How are you handling the growth?

I became the Executive Director in March 2018 and also serve as the Apprenticeship Coordinator. Considering I’m alone in the office at present, I think I am handling the job and growth of our association well. I don’t feel overwhelmed due to the systems I have in place. Once I have a good rhythm, the work gets done smoothly.

What are your future plans for NJ-IEC?

There are three goals that NJ-IEC is currently working on. The first goal and our main priority is opening up a second location in South Jersey. We hope to sign a four-year lease for this second location and would like to open in September, but right now that is unlikely. In New Jersey, we fall under the U.S. Department of Labor and the New Jersey State Department of Education and must receive approval from both entities. We can’t submit for approval until the facility is completely built out and ready to operate with desks, chairs, projectors, signage, etc. in place. The new location is in a strip mall and there will be some modification that will need to be done before we sign the lease. The location will have a small office, a lab, and two classroom spaces. Our members have generously offered to donate their time and materials to get our new facility up and running. Our current plan is to open in January 2021 on an accelerated schedule, however, if we receive approval sooner that date could move up.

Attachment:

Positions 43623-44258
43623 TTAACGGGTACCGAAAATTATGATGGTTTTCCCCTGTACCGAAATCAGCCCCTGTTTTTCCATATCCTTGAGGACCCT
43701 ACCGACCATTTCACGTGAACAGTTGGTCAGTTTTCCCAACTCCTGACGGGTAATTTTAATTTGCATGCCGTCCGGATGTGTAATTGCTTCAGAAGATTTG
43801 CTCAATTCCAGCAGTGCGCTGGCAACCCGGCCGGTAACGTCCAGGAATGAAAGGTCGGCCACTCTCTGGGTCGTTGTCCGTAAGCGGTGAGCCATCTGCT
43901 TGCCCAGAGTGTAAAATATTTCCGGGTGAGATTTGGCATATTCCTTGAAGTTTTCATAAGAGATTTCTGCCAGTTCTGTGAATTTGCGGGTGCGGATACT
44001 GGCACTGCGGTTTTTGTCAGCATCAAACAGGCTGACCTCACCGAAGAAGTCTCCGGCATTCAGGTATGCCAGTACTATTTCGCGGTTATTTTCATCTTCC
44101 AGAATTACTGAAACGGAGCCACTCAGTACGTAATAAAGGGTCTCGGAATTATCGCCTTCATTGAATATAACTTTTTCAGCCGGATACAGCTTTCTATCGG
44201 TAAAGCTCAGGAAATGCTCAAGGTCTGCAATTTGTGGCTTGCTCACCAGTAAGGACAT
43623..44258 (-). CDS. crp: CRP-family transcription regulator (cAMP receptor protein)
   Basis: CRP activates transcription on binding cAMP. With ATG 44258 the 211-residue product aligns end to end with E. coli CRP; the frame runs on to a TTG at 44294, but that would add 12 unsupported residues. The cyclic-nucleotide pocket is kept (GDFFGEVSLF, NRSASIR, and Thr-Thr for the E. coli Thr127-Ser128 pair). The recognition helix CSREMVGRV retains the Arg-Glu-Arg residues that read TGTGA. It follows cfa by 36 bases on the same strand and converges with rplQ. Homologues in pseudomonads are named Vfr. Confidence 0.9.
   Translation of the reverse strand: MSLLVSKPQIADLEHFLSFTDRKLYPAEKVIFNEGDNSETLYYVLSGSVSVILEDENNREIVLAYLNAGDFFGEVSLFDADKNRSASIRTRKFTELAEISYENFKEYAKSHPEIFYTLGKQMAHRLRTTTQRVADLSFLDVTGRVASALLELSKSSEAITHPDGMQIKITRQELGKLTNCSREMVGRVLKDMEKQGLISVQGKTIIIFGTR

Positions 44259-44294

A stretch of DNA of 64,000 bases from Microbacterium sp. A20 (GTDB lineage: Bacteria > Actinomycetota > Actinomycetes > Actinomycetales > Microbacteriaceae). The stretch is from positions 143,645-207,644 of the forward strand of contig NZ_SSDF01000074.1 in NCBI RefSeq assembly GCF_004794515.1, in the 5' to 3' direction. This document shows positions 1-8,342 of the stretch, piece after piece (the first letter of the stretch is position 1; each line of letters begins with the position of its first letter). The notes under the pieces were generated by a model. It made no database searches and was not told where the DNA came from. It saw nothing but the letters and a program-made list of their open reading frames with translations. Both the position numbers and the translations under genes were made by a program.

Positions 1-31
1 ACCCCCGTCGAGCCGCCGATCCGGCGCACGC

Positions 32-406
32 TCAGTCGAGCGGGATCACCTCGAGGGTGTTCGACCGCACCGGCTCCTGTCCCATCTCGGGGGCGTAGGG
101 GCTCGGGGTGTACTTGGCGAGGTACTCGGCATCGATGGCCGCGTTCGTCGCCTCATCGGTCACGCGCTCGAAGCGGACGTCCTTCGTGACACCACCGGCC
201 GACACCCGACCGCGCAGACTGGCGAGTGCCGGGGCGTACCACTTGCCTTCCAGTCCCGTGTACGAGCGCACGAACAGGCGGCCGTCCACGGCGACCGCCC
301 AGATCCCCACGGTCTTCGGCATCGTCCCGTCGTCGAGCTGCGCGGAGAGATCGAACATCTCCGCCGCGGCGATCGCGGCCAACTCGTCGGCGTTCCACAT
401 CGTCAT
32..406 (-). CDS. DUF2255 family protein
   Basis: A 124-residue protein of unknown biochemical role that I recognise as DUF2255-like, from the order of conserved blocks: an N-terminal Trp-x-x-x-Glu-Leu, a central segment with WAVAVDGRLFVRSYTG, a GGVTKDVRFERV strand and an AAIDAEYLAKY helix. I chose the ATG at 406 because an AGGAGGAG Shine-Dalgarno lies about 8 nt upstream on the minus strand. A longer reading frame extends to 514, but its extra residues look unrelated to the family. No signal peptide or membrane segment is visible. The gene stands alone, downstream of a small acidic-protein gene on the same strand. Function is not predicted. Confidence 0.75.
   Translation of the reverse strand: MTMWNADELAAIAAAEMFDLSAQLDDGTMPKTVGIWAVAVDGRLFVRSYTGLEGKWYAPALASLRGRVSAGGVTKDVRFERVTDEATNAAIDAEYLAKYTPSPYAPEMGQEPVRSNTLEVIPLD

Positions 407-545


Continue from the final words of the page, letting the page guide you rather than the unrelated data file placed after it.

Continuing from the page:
Our second big goal is to get our apprenticeship program back on track. Currently, we have first- and second-year apprentices. Under New Jersey’s Department of Education, we did not have approval for online training. They prefer in person classroom instruction versus distance learning. Our plan is to bring our first- and second-year apprentices back early in August for them to finish up the remaining classes. Right now, they are not getting any classroom hours, but are reviewing using google classroom and email.

The third goal we are working on is to use the donations that our members contribute to our ERISA fund, which is part of public works compliance, to expand our apprenticeship program and help us continue to grow. Anyone who does public work has to contribute to this fund which we use for tuition for apprentices who work with public contractor members, but it can also be utilized in many other areas of education and training. Finding the correct ways and making sure we are in compliance with the ERISA regulations is something that will take much consideration and time.

For almost 20 years, NJ-IEC has worked with a core group of contractors with a simple goal to expand and become an integral part of the IEC family. We have reached that goal and more than exceeded expectations. We look forward to continuous membership growth, apprentice expansion, and educational opportunities, as well as the camaraderie of being part of the IEC family.